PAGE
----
06/29/2013 02:10 am ET Updated Dec 06, 2017

Live from the Karlovy Vary International Film Festival: Friday, June 28

Courtesy Omar


A film festival's first day -- particularly when it's your first day at a festival you've never attended before -- is always a discovery process (though, of course, discovery is what going to film festivals is all about).

So it was yesterday, as I arrived in Karlovy Vary in the northwest corner of the Czech Republic for the 48th Karlovy Vary International Film Festival.

The town itself is a famous spa, known for its geothermal hot springs. Like Park City, Utah, home of the Sundance Film Festival, it's a mountain town, except that it's filled with stunning architecture from two and three centuries ago. The tourists literally come for the waters, buying small ceramic mugs that they carry around to fill from the various fountains spouting the town's mineral water. (Most mugs are shaped so that the handle also serves as a straw -- and most spigots are marked with signs to tell you just how hot the water is).

We left New York Thursday afternoon, arriving in Prague mid-morning Friday (after changing planes in Milan, Italy). From there, it was a drive of roughly 90 minutes into the mountains and down into the valley that houses Karlovy Vary.

I limited myself to two films the first day (and skipped the lavish red carpet opening ceremony, at which John Travolta was given a career achievement award), because I wasn't sure I could physically stay awake for more. But, as these things go, KVIFF has the mechanics of dealing with the press down cold (as befits a festival that's been going for almost a half-century).

I went to a public screening of a new documentary, Sophie Huber's Harry Dean Stanton: Partly Fiction, a hit-and-miss portrait of the veteran character actor. Now 86, Stanton is articulate, philosophical, gnomic and, it seems, somewhat impermeable. He gives up little of himself, though his friends who appear on camera (David Lynch, Kris Kristoffersen, Sam Shepard) all delight in telling stories of his fun-loving, rascally ways.

But Huber goes awfully light on film clips (always an expensive proposition for a documentary maker), considering that this is a career that stretches back to 1956 and encompasses, by Stanton's count, more than 200 films. Huber spends an inordinate amount of time on Wim Wenders' vastly overrated 1984 film, Paris Texas, one of the few in which Stanton played a lead.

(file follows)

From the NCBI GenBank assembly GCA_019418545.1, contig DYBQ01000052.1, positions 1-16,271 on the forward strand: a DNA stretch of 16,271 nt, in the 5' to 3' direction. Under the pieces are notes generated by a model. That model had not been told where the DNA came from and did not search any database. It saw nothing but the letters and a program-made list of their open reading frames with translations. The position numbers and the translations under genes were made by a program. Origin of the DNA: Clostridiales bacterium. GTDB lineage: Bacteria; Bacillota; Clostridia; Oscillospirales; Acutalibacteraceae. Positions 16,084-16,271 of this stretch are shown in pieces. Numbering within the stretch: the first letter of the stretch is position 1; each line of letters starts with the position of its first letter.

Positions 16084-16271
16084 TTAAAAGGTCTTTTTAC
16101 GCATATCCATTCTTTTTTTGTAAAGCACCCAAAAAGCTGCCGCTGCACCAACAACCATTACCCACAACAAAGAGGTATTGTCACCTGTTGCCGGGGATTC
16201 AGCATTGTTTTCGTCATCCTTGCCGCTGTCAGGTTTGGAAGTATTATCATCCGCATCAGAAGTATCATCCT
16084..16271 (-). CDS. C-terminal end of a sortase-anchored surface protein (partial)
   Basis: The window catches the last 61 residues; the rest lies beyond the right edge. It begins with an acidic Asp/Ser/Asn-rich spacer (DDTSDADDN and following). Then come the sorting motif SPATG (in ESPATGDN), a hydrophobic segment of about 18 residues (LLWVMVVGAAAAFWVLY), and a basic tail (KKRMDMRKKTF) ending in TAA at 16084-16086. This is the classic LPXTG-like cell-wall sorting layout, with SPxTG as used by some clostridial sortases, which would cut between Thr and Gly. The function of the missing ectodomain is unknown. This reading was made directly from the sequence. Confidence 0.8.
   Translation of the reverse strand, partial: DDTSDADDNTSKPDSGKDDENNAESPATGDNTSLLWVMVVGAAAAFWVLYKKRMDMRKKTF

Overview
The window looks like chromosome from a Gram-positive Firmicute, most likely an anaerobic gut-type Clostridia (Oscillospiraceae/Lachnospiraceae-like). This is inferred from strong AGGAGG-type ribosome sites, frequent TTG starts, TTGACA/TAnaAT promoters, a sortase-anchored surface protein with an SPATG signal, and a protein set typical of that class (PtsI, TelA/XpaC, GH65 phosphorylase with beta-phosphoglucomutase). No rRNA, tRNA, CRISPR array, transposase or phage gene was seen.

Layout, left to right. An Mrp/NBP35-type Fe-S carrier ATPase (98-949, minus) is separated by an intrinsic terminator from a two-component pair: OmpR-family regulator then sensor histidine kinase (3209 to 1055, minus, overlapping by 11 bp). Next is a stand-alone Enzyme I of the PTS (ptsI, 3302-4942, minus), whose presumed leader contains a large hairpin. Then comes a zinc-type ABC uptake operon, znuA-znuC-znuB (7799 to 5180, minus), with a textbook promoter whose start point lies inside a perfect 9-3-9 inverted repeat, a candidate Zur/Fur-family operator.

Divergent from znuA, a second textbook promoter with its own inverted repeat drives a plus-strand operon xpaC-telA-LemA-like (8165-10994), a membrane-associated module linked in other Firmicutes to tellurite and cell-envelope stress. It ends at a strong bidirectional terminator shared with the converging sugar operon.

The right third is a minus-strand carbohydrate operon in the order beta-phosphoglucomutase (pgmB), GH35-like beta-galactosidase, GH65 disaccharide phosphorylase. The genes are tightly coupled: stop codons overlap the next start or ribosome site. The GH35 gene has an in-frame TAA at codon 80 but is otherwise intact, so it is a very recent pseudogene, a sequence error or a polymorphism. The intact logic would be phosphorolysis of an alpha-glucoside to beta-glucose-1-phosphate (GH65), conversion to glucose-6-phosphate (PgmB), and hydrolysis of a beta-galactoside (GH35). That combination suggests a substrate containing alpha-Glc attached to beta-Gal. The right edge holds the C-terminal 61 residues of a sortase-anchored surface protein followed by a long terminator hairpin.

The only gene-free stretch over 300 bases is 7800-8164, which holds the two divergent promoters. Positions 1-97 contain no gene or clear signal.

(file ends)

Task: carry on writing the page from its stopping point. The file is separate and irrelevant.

As it happens, that same year, he starred in Alex Cox's hilariously transgressive Repo Man, which warrants only a single clip (in which Stanton utters the dazzling line, "Ordinary fucking people -- I hate 'em"). Too much of Huber's film is devoted to startlingly high-definition black-and-white footage of Stanton singing country-western tunes for Huber's camera and trying to pry information out of the humorously reticent and cryptic Stanton.

The other film I saw was Omar, credited as being from Palestine, by writer-director Hany Abu-Assad. (The press screening I attended initially didn't have English subtitles, a fact that was quickly corrected). Tense, touching and tough, Omar was a fascinating portrait of a resistance fighter who lives on the opposite side of the West Bank wall from the woman he loves. Omar (Adam Bakri) courts Nadia (Leem Lubany) when he can, shinnying up a rope that lets him climb over three-story wall.

Nadia, however, doesn't know that Omar is involved with her brother Tarek and another friend as resistance fighters. And Tarek won't give his permission for Tarek to marry his sister easily. Then they plan an action -- shooting an Israeli soldier from a sniper's hiding spot one dark night -- that ends with Israeli police chasing and capturing Omar the next day.

From there, Abu-Assad (director of the affecting 2005 film, Paradise Now) turns the film into a fascinating cat-and-mouse psychological thriller, Omar is pitted against an Israeli handler, who tries to turn him into a double-agent to give up Tarek. But Omar hopes to turn the Israeli's plan against him, not knowing that there is an informer within the ranks. The twists are sudden and stunning, with an entire film built around the restraint, anger and humanity in Bakri's eyes.

Day Two of the festival is dawning and I have a tentative schedule set that could include six films. Stay tuned.

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